We find the story of the Queen of Sheba in surat Al-Naml (27: 22- 44). The verses within this surah narrate the encounter between the Queen of Sheba and Solomon (PBUH) the Prophet-king. The background theme for this account is the knowledge and the supernatural powers that God granted Solomon (PBUH). The name Al-Naml is translated as “The Ants” and is taken from verse 18, in which Solomon (PBUH) heard an ant who sensed the approaching army of Solomon (PBUH) and was warning its community to move away from the path of the advancing troops. We do not know how the ant recognized that this was Solomon’s (PBUH) army, but we do know that God gifted Solomon (PBUH) the supernatural power of understanding the language of birds and insects.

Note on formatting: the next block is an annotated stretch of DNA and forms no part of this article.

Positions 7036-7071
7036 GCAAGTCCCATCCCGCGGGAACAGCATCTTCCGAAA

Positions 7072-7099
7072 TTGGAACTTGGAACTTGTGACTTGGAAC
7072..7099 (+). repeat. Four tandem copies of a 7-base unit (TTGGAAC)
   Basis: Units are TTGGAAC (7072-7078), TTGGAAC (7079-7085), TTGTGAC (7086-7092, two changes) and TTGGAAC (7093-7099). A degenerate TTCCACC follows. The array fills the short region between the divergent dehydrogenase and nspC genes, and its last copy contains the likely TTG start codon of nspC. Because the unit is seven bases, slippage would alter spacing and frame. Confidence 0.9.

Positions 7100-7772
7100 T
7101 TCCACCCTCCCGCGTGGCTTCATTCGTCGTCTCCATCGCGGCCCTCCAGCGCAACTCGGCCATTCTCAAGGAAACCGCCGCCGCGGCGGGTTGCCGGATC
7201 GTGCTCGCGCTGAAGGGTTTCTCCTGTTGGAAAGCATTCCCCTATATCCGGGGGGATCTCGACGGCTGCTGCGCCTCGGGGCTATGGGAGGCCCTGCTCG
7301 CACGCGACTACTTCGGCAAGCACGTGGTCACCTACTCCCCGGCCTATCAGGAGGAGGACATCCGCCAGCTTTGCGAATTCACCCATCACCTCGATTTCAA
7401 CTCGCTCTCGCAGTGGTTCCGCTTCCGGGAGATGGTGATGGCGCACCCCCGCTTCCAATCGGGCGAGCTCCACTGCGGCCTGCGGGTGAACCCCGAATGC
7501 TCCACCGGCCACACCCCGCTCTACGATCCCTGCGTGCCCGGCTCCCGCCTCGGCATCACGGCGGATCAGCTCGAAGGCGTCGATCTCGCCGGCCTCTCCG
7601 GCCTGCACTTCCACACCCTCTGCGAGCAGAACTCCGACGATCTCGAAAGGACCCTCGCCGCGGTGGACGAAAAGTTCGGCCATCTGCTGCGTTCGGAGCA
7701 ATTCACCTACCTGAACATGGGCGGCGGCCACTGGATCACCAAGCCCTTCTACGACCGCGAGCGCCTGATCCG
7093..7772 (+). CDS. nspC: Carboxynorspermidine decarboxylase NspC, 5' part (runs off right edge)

The story begins with a verse in which Solomon (PBUH) expresses his annoyance that he could not find the hoopoe, a colorful bird known for its distinctive crown of feathers, standing with the rest of the birds who had formed a battalion in his army. The awareness of this bird’s absence illustrates one of Solomon’s (PBUH) traits; his keen observation skills and his firm expectations of his soldiers. The hoopoe was missing and he had left without permission, such careless behavior should be punished. Solomon (PBUH); however, was a prophet, not a tyrant and so he deferred his final judgment until he had heard from the hoopoe itself, “I will certainly punish him with a severe penalty, or I will execute him, unless he brings me a valid excuse.” (27: 21) When the hoopoe returned, he brought with him some surprising news, “But the hoopoe tarried not far. He (came up and) said, ‘I have learnt something that you do not know, and I have come to you from Sheba with certain information. I found a woman ruling over them, and she has been given (abundance) of all things, and hers is a mighty throne. I found her and her people worshipping the sun besides God. Satan has made their deeds seem pleasing to them, and has kept them away from the straight path, so they became misguided. So that they do not worship God, who brings forth the hidden in the heavens and the earth, and who knows what you hide and what you declare. God, there is no deity save Him, the Lord of the great throne.” (27: 22 – 26) It is important to note that the hoopoe begins his speech to the king with a bold statement, “I have learnt something that you do not know.” This must certainly have been intended to capture the king’s attention. The hoopoe then continues to tell the details of its discovery of a woman who reigns over a people in South Yemen in a kingdom with the name of Sheba. She was given an abundance of everything and she had a great throne. But they were worshipping the sun. The hoopoe deduced that the devil must have lured them away from the straight path. We find ourselves in front of an astonishing bird. The verses not only depict an intelligent bird that understands and expresses itself in an eloquent way but also a bird who believes in God and who has the ability to distinguish between what is right and what is wrong.